Several college basketball teams are on the bubble this week, riding the edge of making it into the NCAA tournament. It's a high-pressure situation.
Some of the Sprint Cup teams know the feeling. This is their make-or-break week, as they sit on the bubble of securing an important top-35 position in the standings.
Bristol this weekend is the last chance to make the top 35 before guaranteed spots in the field are determined on 2008 points. Teams had guaranteed spots based on 2007 points for the first five races.
A few potential sponsors may be waiting to see whether a team has one of those guaranteed spots before committing big money to the program.
It's like the final seconds of a close basketball game with a team needing a 3-pointer to win it and earn a berth in the lucrative NCAAs. Making the tournament is worth big money, as is a top-35 spot in Cup.
Some of the NASCAR teams in the top-35 gray area are courting a potential primary sponsor. Before a sponsor puts its company's logo on the hood, the suits want to know that car will be on the starting grid every weekend.
This is another example of a problem caused from the top-35 rule. If a team doesn't have a guaranteed spot, securing sponsorship is a much harder sale.
"Bristol is going to be wild," Franchitti said. "We'll just do our best, and if we're out, we're out. We'll just have to do it in qualifying. If we end up out of [the top 35] we'll work our way back in. There's nothing else you can do."
All three rookies from open-wheel -- Franchitti, Sam Hornish Jr. (36th) and Patrick Carpentier (46th) -- are outside looking in. Hornish and Franchitti started the season with guaranteed spots based on owners' points from last year.
Hornish had a guaranteed spot in the first five events because Penske Racing gave him Kurt Busch's points from last season. Busch could use a past champions provisional if he needed it. But that flip-flop won't mean a thing after Sunday's race, unless they try to do it again based on 2008 points.
Petty Enterprises could do what Roger Penske did and transfer points among teammates. Kyle would take Bobby Labonte's points (he's 14th) because Labonte could use the past champ's provisional.
Any solution has to be considered, but NASCAR might balk at a midseason points swap.
Michael Waltrip Racing may not have to worry about it. All three cars for MWR ended last season outside the top 35, but all three are in heading to Bristol.
The team with the biggest improvement from 2007 is the No. 83 Toyota with Brian Vickers. He ended last year 38th, but Vickers ranks ninth after the first four races.
Teams that fall outside the top 35 after Bristol have to make the next race based on qualifying time. Typically, 13 to 15 drivers compete for eight available spots in go-or-go-home qualifying.
It's a week-to-week moving target. A driver can earn his way back in the top 35 with a couple of strong finishes, but he's playing at a disadvantage.
If a team isn't in the top 35, it has to spend most of its practice time Friday in qualifying trim, hoping to gain enough speed to make the race. If it qualifies, Happy Hour on Saturday is the only time the team can work on a race setup.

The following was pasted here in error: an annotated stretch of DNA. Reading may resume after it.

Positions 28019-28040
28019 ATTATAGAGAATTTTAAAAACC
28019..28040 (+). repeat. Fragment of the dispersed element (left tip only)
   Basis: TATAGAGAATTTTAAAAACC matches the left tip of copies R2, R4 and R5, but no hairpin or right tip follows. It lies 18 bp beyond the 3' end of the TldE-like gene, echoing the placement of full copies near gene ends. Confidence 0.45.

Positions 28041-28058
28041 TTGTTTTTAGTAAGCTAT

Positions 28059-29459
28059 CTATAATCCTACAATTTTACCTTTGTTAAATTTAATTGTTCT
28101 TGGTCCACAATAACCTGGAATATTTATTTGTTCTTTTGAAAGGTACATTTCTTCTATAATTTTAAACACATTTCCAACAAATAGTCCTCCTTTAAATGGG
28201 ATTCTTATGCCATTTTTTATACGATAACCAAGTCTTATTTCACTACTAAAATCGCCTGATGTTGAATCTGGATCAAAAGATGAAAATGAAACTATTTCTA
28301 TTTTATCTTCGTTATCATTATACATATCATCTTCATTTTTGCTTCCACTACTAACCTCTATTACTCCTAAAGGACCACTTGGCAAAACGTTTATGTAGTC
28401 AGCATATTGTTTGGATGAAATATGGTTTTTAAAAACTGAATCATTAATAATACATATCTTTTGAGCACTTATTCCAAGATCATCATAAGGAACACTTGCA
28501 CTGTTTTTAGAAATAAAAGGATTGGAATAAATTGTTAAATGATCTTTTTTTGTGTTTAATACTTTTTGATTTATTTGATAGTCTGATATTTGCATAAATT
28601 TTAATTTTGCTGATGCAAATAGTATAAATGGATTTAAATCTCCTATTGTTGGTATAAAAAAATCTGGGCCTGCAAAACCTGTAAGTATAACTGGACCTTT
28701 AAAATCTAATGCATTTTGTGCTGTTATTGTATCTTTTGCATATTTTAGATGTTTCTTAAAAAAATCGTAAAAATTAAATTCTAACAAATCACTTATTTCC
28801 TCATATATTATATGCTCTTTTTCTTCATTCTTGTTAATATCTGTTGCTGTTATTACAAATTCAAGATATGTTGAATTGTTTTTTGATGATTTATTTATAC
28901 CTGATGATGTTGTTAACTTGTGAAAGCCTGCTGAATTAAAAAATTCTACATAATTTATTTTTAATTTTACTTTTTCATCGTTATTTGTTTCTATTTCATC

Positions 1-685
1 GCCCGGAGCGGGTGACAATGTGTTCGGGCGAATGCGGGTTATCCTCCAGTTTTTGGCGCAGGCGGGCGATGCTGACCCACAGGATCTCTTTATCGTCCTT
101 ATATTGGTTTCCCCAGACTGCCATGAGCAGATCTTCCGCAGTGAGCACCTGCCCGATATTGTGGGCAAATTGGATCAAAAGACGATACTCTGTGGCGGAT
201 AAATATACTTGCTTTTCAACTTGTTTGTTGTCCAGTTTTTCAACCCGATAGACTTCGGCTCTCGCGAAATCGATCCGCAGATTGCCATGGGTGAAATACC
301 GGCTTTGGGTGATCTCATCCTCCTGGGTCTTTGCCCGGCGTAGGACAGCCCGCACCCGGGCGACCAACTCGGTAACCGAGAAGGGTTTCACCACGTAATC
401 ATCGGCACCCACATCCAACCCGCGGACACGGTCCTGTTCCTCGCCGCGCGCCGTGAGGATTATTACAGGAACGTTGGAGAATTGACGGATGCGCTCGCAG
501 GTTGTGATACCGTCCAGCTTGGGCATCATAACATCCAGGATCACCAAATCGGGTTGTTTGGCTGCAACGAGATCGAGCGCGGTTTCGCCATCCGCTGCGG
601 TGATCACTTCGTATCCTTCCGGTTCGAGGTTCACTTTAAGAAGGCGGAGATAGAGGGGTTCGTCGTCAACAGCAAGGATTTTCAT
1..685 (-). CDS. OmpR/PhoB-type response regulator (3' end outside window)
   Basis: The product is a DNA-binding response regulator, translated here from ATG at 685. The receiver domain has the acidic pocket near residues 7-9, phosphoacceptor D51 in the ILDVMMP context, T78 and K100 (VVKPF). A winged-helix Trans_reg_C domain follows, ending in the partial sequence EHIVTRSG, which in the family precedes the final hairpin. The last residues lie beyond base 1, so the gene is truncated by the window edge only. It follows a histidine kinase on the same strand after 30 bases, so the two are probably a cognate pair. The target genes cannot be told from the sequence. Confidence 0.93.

No one wants those headaches. And no team wants to lose a potential sponsor because it doesn't have a top-35 spot.
Attendance down at Atlanta
Where were all the people last weekend at Atlanta Motor Speedway? They sure weren't in the grandstands.
Attendance for Sunday's Cup race probably was the lowest since the track was reconfigured in 1997. No figures were announced, but 80,000 is a good guess.
Clearly, AMS needs to swap dates with someone, so maybe the proposed date change with Fontana would benefit both facilities.
Weather was a factor at AMS. It was snowing Saturday morning and still frosty early Sunday morning. But conditions were good by race time -- clear skies and temperatures in the low 60s.
The odd thing Sunday was the location of the unoccupied seats. The grandstands in Turn 3 were almost full, but the start-finish seats were half empty.
The expensive seats weren't taken, which could show how the economy is affecting things.
Walker, Forsythe say thanks, but no thanks
A couple of the longtime Champ Car teams are going to take their ball and go home instead of playing in the new merged league with the IRL.
Derrick Walker announced Sunday that's he out. Gerry Forsythe, who was one of the co-owners of Champ Car, also closed shop.
Forsythe received $2 million from IRL boss Tony George as part of the merger agreement. And any team making the move to the IndyCar Series will receive $1.8 million.
That's more than half the money it takes to run a full season competitively. It's also $3.8 million more than Forsythe would've had if Champ Car had stayed in business.
Forsythe, who is a billionaire, raced in Champ Car without a sponsor. Even with a subsidy and an increased chance to find sponsors now, and the best-known driver in the series in Paul Tracy, Forsythe called it quits rather than race in the merged league.
It appears some of the bitterness from the 12-year split just won't go away.
Terry Blount covers motorsports for ESPN.com. He can be reached at firstname.lastname@example.org.